Table 11: [Potluck] Rubrics: To Increase Feedback and Decrease Time Grading


  • Facilitator: Veronica Garrison-Joyner George Mason University
  • Facilitator: Lourdes Fernandez George Mason University; Writing and Rhetoric Program
  • Facilitator: Darlene Smucny George Mason University



feedback, rubrics, student writing, assessment, self-regulated learning


**Participants are strongly encouraged to bring a few printed copies of a specific example activity, assignment oràstrategy they use in their classroom related to this topic to share.**
NOTE: You can still join a potluck even if you didnââ¬â¢t bring anything!
Welcome to ITL and this table! àJoin your fellow Mason instructors to informally discuss this table's topic. At the table, you will find desk copies of related resources (digital versions are available below), and an experienced Mason colleague who has experience and strategies related to this topic.ààNot sure what to talk about?ààHere are some conversation starters:
  • Share a little about yourselves:à

    • Department

    • Years at Mason

    • Courses you are teaching

    • What excites you about teaching?

  • What brought you to this table?

  • What kinds of rubrics, grading guides, criteria checklists, or feedback systems have you used in your courses?

  • When or where might you choose to use a more ââ¬Åanalyticââ¬Â rubric (X number of points per category add up to a grade) vs. a more ââ¬Åholisticââ¬Â rubric (evaluations or feedback reveal strengths in categories, but the grade is ââ¬Åmore than the sum of its parts)?

  • When is a good time to share a rubric with students? In what àkinds of activities might students review or apply rubrics?

  • Have you ever enlisted students in helping to create a rubric? What opportunities or challenges did you see?

  • What are some challenges or limitations of using rubrics or checklists for feedback? How can you design a rubric for best success?

Have an example or resource to share?ààSubmit through this link and we'll upload it after the conference:ààStill have questions?ààLeave a post it note on the table sign at the end of the Share-a-thon or email your questions toàstearns@gmu.eduàààADDITIONAL RESOURCES:àà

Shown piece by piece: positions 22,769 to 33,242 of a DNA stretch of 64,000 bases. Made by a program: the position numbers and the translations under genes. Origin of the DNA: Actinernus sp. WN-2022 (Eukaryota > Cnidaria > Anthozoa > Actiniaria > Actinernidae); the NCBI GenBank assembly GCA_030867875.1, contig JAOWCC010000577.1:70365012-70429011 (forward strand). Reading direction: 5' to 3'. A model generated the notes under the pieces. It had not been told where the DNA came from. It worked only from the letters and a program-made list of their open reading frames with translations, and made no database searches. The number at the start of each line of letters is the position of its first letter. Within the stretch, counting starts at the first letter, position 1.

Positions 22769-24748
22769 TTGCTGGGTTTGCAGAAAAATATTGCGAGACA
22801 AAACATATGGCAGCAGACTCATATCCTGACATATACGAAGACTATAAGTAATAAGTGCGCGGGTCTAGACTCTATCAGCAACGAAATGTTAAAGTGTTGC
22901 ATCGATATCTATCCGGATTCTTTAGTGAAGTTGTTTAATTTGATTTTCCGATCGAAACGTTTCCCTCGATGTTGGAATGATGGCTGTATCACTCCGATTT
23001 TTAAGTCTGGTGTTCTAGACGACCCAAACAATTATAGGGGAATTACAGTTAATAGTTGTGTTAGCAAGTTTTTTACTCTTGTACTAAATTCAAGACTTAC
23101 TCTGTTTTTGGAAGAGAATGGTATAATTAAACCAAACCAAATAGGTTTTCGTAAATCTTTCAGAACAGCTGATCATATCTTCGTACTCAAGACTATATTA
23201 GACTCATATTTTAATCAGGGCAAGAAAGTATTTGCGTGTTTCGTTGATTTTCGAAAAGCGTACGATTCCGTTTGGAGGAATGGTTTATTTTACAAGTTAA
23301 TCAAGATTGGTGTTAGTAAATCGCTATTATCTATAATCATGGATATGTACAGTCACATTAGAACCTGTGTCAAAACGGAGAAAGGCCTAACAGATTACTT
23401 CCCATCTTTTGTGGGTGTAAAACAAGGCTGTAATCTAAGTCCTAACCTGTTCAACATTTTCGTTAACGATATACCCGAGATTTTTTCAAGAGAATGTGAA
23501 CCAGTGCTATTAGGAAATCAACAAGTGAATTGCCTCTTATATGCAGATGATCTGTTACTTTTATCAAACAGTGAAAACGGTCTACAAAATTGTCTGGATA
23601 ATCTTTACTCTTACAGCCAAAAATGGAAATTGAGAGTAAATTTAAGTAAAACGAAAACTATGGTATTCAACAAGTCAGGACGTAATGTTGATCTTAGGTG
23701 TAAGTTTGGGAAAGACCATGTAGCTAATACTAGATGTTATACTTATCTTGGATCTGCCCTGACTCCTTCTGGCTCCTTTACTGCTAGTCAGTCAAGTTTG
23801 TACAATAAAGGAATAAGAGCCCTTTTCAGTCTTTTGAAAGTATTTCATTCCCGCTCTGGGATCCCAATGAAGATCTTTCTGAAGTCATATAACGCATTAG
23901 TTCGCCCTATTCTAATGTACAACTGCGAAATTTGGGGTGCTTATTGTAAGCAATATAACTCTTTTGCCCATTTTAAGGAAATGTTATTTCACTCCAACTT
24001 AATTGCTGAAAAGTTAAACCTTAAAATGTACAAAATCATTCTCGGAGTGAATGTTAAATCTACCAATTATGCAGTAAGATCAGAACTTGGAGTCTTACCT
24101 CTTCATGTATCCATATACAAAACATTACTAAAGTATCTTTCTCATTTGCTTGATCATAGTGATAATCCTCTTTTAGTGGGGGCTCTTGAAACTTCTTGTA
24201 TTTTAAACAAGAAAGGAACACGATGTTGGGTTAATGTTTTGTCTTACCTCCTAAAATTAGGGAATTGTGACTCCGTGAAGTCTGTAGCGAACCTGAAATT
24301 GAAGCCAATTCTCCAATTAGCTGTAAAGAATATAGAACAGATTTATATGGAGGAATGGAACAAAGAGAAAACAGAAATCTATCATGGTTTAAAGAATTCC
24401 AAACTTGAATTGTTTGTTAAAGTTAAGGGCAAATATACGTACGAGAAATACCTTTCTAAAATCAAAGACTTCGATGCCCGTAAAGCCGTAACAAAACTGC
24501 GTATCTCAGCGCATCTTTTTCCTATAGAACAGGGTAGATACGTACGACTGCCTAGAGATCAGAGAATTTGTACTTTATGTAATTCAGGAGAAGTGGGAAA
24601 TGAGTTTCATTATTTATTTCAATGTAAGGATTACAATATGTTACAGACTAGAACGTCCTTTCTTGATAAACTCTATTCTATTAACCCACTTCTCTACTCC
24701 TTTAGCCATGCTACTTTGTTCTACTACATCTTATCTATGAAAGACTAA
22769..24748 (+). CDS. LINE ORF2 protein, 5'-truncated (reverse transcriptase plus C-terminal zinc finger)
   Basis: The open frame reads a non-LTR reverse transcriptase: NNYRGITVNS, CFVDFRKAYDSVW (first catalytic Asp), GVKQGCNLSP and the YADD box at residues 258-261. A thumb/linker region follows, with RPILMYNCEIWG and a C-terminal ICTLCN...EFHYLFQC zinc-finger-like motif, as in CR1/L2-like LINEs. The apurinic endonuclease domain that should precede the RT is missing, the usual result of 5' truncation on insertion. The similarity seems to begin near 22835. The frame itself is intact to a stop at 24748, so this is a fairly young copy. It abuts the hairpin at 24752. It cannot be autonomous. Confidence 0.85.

Stearns Center recommendations for further reading:

David Boud & Elizabeth Molloy (2013) Rethinking models of feedback for learning: the challenge of design, Assessment & Evaluation in Higher Education, 38:6, 698-712, DOI: 10.1080/02602938.2012.691462

To link to this article:à


David J. Nicol & Debra Macfarlaneââ¬ÂDick (2006) Formative assessment and selfââ¬Âregulated learning: a model and seven principles of good feedback practice, Studies in HigheràEducation, 31:2, 199-218, DOI: 10.1080/03075070600572090

Author Biographies

Facilitator: Lourdes Fernandez, George Mason University; Writing and Rhetoric Program

Lourdes Fernandezàserves as Assistant Director for Composition and teaches composition, advanced composition, and professional and technical writing. She is a PhD student in the Writing & Rhetoric program at George Mason University; her research interests include the rhetorics of institutional responses to public problems, program administration in non-traditional environments, and rhetorics of sexual assault.

Facilitator: Darlene Smucny, George Mason University

Darlene Smucny is the assistant director of Mason Online at George Mason University.